Colne realigned their shooting in the second half, and did so almost entirely from the foot of Jason Hart. In the great non-league style, he had a position which was a bit liquid and unfocused, though when pushing forward his was the only name shouted at by both manager and midfield team-mates. He did appear much more confident in front of goal than anyone else in the distinctive Man City blue of their kits, scoring with a close-up dink early on and sending the keeper the wrong way at least twice. There was even chance for a penalty, taken hard and low, but coming from a somewhat dubious trip in the area.
Blackpool can point to a weak referee all they like – and Lord knows they pointed, shouted and insulted all the officials at every opportunity – but ultimately their heads dropped and tempers raised from the second goal against them. I was fond of the Blackpool manager’s jibe early on – “Are you going to give us anything now you’ve decided the game for them, ref?” – though the prize for zinger of the day has to be the linesman who responded to constant digs against him from the home players with the comeback “My performance?! You’re the ones losing 4-0.”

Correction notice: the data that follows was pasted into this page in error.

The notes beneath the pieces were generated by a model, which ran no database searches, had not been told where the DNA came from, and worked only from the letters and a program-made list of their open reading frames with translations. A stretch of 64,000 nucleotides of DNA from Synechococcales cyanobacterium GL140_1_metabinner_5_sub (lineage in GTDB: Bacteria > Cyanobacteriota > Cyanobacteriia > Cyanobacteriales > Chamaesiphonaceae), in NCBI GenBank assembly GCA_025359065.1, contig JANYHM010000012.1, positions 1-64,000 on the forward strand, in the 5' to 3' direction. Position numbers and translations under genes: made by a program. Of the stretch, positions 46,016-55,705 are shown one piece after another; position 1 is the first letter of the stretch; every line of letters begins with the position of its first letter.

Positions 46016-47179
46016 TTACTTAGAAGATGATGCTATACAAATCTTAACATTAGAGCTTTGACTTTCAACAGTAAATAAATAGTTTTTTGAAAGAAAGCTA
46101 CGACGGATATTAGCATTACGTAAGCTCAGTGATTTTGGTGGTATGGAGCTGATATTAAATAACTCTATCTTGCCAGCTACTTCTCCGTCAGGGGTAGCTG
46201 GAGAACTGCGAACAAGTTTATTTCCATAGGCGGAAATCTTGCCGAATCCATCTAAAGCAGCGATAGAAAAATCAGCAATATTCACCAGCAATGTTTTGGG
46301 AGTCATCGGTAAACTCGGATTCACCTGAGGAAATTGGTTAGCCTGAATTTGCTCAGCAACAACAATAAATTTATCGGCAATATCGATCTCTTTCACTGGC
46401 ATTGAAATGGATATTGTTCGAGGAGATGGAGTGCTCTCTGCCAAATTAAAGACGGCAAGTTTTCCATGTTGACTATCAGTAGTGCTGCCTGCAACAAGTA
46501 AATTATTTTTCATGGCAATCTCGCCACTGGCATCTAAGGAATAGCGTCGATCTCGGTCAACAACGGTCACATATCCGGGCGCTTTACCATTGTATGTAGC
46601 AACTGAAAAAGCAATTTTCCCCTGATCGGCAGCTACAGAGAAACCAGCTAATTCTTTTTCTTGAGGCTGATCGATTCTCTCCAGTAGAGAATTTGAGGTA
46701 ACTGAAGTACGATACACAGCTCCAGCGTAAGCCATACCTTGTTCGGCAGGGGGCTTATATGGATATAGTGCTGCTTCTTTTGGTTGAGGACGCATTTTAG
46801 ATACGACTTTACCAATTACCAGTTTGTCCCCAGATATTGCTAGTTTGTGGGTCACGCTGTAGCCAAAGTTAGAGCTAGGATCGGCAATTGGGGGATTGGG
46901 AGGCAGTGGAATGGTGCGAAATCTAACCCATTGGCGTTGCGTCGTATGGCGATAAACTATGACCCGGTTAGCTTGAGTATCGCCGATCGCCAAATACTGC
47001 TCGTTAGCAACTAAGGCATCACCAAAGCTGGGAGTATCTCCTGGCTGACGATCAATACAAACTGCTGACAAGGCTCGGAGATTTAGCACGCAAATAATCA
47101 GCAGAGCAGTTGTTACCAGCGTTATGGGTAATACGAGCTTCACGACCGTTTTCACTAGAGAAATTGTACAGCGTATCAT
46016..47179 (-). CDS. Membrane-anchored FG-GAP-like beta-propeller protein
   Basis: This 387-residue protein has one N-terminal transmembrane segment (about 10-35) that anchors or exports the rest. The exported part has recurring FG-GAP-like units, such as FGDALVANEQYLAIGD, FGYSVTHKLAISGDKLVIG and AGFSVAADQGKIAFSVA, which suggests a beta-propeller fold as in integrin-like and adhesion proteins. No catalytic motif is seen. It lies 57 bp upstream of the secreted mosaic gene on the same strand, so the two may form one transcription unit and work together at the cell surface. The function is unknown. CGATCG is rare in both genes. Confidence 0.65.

With few people around me, an increasing number of tasty tackles in front of me, the atmosphere was somewhere up from park football but very different from the standard I’m used to at the next level up in the Northern League. It was a thumping victory, though still a very middling game overall. The results of the day elsewhere left both Blackpool and Colne where they started the day, and that seems appropriate enough.